Manufacturing and Coding for Face Masks
Terms like face coverings, surgical masks, cloth face masks, community-made masks, medical-grade face masks, and respirators have become commonplace in our daily vocabulary, all with a common purpose: to slow down and prevent the spread of the coronavirus.
The demand for face masks that offer protection against COVID-19 has surged during the pandemic, making it challenging for manufacturers to keep up. The high demand is expected to persist in the long term, given the significant shift in health awareness brought about by the pandemic. Many companies are now grappling with major challenges and adapting to new circumstances, exploring new opportunities.
For some, this presents a chance for transformation and meeting the growing demand. Companies that may have operated in different sectors are now venturing into the production of medical-grade face masks to capitalize on the market growth in this domain. However, manufacturing and coding for face masks involve various considerations, and mishandling these factors could jeopardize plans for market availability.
So, what crucial aspects need to be considered in terms of legal coding requirements when manufacturing face masks?
Face coverings, medical-grade face masks, respirators—how are they different?
To determine the applicable legal requirements for coding and bringing face masks to the market, it’s essential to clearly define the type of product you intend to manufacture.
Differentiations are made among:
Face coverings (community-made masks)
Face coverings encompass home-sewn, reusable masks designed to hinder virus spread, reducing the risk of transmission. They primarily protect others by preventing droplets from reaching them and are intended for private, everyday use. It’s important to note that these masks do not offer a protective barrier and should not be promoted as protective face masks. As such, they are not subject to any coding requirements.
High-quality face masks (surgical masks)
High-quality face masks encompass the well-known surgical masks predominantly utilized in hospitals and medical practices. Their primary purpose is to shield others by obstructing the dispersion of droplets from the wearer’s mouth and nose. The key feature is their ability to safeguard the patient and individuals in proximity to the wearer. These high-quality face masks fall under the category of Class 1 medical devices and consequently adhere to the regulations outlined in the EU Medical Device Regulation 2017/745 (MDR).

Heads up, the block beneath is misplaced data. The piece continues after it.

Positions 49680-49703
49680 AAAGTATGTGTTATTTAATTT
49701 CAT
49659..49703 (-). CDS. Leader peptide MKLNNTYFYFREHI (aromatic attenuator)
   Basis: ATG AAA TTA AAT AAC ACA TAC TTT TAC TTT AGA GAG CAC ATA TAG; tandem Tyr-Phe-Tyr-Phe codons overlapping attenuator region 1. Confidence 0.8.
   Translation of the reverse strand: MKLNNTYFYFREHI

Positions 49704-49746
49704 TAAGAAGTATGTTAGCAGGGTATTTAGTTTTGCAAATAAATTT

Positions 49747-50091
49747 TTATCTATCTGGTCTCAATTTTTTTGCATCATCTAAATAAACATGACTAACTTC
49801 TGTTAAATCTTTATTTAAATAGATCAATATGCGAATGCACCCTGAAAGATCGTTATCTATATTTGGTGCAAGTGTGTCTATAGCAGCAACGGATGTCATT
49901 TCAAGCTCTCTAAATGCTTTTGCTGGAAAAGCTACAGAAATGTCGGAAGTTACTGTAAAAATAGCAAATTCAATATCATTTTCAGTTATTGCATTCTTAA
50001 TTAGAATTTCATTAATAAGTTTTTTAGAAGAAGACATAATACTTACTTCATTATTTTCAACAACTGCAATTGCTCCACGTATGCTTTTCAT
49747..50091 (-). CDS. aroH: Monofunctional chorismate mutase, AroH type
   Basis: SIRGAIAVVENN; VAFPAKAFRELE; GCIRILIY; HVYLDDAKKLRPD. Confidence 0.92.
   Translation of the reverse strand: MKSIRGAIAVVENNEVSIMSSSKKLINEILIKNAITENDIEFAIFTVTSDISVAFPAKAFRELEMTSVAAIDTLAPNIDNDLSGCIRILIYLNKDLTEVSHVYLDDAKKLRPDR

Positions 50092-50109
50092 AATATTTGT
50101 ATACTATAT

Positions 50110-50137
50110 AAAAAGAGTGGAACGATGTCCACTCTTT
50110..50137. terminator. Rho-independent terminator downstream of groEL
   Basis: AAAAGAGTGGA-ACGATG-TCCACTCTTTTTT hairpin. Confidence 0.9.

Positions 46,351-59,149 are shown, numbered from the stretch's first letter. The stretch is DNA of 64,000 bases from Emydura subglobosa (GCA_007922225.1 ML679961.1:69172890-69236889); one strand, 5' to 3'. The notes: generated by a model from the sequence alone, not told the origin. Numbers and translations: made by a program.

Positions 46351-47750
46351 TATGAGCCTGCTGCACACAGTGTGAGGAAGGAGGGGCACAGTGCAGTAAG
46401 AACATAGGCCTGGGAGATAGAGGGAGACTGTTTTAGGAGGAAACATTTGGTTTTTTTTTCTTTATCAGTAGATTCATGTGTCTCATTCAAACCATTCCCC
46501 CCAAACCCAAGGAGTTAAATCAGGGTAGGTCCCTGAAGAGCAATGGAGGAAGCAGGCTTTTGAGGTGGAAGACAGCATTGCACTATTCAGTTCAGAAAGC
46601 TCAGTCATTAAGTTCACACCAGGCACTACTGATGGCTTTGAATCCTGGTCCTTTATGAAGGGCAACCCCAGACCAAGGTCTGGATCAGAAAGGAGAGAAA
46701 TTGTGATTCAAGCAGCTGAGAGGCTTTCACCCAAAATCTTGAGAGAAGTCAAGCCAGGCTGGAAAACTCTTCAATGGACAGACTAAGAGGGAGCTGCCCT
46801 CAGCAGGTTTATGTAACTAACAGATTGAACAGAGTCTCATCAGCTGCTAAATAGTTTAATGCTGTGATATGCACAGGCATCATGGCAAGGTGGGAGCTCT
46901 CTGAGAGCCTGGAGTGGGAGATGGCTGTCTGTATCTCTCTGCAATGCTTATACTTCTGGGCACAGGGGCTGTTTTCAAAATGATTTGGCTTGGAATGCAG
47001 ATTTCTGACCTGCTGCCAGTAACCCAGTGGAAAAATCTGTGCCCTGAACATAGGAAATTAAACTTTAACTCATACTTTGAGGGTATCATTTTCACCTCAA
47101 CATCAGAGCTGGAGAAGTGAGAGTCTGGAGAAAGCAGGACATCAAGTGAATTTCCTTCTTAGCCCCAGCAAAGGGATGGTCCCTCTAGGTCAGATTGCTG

Respirators (particle-filtering half masks and FFP masks)
Particle-filtering half masks and FFP masks are predominantly employed to safeguard the wearer by filtering out hazardous substances and viruses from the air they inhale. The level of protection varies depending on the respiratory filter utilized, and certain respirators can offer protection to both the wearer and those in close proximity. These masks fall into categories FFP1, FFP2, or FFP3 based on their filter performance. As a type of personal protective equipment (PPE), respirators are subject to the legal stipulations outlined in the EU PPE Regulation 2016/425.
Coding Requirements for Respirators
In the production of particle-filtering half masks, commonly referred to as FFP masks, it is essential to adhere to the stipulations of the EU PPE Regulation (2016/425) and the particle filter standard EN 149. Classified as personal protective equipment, these masks offer varying degrees of protection for both the wearer and those in close proximity, contingent on the specific filter used. In regions like the UK and the USA, this type of mask is synonymous with N95 masks, denoting their capacity to filter out a minimum of 95% of tested microparticles.
These masks should be marked with the following information in a permanent, easily readable, and visible manner:
- Manufacturer’s name
- Product designation
- Applied standard
- Protection class (FFP1, FFP2, FFP3)
- Indication of reusability (R) or for single-use (NR = Non-Reusable)
- For reusable respirators, dolomite dust testing is mandatory, and an additional ‘D’ must be included in the marking.
- For non-reusable masks, this test and additional coding are optional.
- CE marking with the corresponding test centre number
- Expiry date
Key considerations for manufacturing and coding respirators
Respirators must undergo a type test as per the relevant standard, carried out by an accredited testing and certification center. Additionally, a conformity declaration needs to be prepared in accordance with the applicable standards. If your aim is to market FFP masks as medical devices regulated by the PPE Regulation, the respirators will also be subject to the Medical Device Regulation.